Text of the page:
“For 10 years when he was Head of State, the public servants were given a meagre 3 percent. It was during Khama’s rule that our education declined with the pass rate plummeting to an all-time low,” said Gobotswang who noted that, political problems are not solved by the formation of a new party. He challenged the BPF to produce a manifesto so that people may know what the party has other than anger. Tekolo Gosego, yet another activist, lamented the intolerance on the part of BFP. “We have never fought with the other opposition parties over a freedom square,” said Gosego whose party, the BDP has apparently had quarrels with the BPF over freedom squares in the constituency.
BACK ON TRACK
BR train 0501/BD 540 would not have derailed on 10 December 2019 had necessary precautions been taken, Botswana Railways (BR) staff members told the ongoing commission of inquiry in Mahalapye.
They blame the fatal accident in which two BR employees were killed on a raft of lapses, indecisions and negligence on the part of BR management. BR Senior Traffic Controller Simon Matenje revealed that there is a WhatsApp group that discusses everything concerning the running of BR trains. He said meteorological services had posted a memo warning that there would be floods on 4th December and shared it on the WhatsApp group. “The contents of the memo and their implications were discussed,” said Matenje who revealed that the group comprises most of the senior personnel in the BR hierarchy.
He lamented that although read and discussed the contents of the memo were “not given due attention.” Above that, on 9th and 10th December many BR staff members using the south bound and north bound trains warned relevant authorities about the possibility of floods, said Matenje. He believes there was negligence of duty on the part of management because everybody was aware of the floods at Moreomabele and Palla Road. “The relevant office should have directed stoppage of the trains or the adoption of an appropriate speed limit. “The best that management did was to give warnings about the floods but fell short of prescribing a solution,” he said. Matenje, who was on leave, said that he communicated his concerns about the reports of flooding and possible solutions to no avail.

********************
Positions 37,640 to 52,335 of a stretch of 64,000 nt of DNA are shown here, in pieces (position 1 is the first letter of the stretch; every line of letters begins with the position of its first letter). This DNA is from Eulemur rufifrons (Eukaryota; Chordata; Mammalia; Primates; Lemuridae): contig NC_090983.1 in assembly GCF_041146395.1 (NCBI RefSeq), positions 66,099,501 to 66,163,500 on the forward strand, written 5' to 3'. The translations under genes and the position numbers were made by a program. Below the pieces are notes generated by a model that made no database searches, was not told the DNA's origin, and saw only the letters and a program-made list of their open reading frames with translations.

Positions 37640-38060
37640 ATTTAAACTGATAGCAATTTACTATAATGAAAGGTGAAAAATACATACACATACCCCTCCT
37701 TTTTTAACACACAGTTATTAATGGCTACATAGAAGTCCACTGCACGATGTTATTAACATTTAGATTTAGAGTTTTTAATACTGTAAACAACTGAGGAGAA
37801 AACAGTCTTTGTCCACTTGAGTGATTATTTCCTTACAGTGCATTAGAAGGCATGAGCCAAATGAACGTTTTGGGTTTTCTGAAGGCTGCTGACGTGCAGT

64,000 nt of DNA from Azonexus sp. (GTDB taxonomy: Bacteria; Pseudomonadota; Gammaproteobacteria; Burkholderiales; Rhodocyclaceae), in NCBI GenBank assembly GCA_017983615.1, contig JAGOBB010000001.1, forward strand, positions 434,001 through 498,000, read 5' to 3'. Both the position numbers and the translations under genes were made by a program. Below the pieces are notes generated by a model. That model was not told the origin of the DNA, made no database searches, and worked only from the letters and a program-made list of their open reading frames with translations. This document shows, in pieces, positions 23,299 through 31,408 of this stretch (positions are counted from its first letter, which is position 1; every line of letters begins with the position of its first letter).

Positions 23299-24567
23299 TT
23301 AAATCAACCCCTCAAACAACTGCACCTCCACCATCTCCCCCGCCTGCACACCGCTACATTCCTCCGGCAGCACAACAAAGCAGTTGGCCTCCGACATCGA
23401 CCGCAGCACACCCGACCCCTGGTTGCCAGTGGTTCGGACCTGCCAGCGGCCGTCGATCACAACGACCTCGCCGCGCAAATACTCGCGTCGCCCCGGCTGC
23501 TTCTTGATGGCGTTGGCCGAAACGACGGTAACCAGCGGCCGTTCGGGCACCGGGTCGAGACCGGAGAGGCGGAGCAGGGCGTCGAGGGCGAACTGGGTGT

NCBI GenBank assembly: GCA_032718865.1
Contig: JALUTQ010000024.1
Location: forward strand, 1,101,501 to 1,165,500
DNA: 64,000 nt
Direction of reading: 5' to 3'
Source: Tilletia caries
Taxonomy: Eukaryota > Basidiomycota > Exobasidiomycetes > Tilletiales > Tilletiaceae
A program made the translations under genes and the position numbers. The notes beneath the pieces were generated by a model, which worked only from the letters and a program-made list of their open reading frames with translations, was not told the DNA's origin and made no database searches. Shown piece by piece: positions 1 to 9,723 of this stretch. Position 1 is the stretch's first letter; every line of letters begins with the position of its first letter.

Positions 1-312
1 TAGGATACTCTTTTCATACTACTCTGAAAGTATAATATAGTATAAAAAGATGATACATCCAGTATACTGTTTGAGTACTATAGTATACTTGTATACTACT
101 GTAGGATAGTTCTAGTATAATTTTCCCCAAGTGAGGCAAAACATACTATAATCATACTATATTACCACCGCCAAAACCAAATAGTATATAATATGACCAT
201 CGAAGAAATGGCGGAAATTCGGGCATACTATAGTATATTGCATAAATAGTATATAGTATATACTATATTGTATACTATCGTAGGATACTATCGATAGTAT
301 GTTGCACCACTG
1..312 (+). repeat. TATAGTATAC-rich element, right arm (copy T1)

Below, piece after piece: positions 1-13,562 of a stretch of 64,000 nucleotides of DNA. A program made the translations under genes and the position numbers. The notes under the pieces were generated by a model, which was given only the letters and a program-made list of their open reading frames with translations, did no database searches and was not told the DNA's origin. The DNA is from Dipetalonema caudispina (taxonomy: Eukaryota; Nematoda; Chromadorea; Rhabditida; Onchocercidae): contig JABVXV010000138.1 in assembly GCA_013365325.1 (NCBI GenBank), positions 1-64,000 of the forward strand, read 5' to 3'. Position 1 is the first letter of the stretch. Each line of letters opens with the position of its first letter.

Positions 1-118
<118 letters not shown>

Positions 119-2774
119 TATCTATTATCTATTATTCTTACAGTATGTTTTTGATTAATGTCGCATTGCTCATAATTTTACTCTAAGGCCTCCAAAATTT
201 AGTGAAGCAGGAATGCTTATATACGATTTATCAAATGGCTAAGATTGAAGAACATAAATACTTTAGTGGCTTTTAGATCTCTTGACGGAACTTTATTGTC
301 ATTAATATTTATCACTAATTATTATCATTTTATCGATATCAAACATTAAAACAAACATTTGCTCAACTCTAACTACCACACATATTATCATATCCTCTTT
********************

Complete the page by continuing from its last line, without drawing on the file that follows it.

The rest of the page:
When asked who exactly had the authority to do that, Matenje explained that it was the Operation’s Manager. Matenje also decried the lapses in the organisation’s system. He said motor trollies are helpful when inspecting the railway line. “However, they have not featured for a long time,” said Matenje who feels that regular inspection of the rail is a very critical part of safety. He said BR has not held any safety workshops in a long time. Mompoloki Rutherford, a train driver also appearing before the commission conceded that trollies had not been used on the BR lines for a long time. He said some senior managers use the train to inspect the line instead of trollies. “There are only two seats in the cabin but, contrary to safety rules, sometimes they just join us in the cabin which is a breach of the safety rules,” said Rutherford. Dikabelo Nawa, a retired train driver noted that BR workers were a sad lot because of pressure always exerted on them by management.
“Drivers work under pressure. The line between Mafikeng and Plumtree is old and very bad but we were always pushed by management to arrive on time. “There is just too much pressure. I once lost time and that put me into a big problem.” He said. He is also unhappy with the undergrowth and hanging branches next to the line because they obstruct the view of the crew. He appealed to the panel to recommend the introduction of a training centre for BR staff.
Peter Mokokwe, a recently retired train driver also complained that the rail road is never inspected. In addition to that, he told the commission that, he witnessed water around Palla Road on 9th December at the same place where the derailment later took place. Mokokwe, who himself did not alert control room about the water because he had heard through radio communication that his colleagues had reported the situation to control room, is also of the view that the disaster could have been averted had the 501 crew been alerted of the water situation.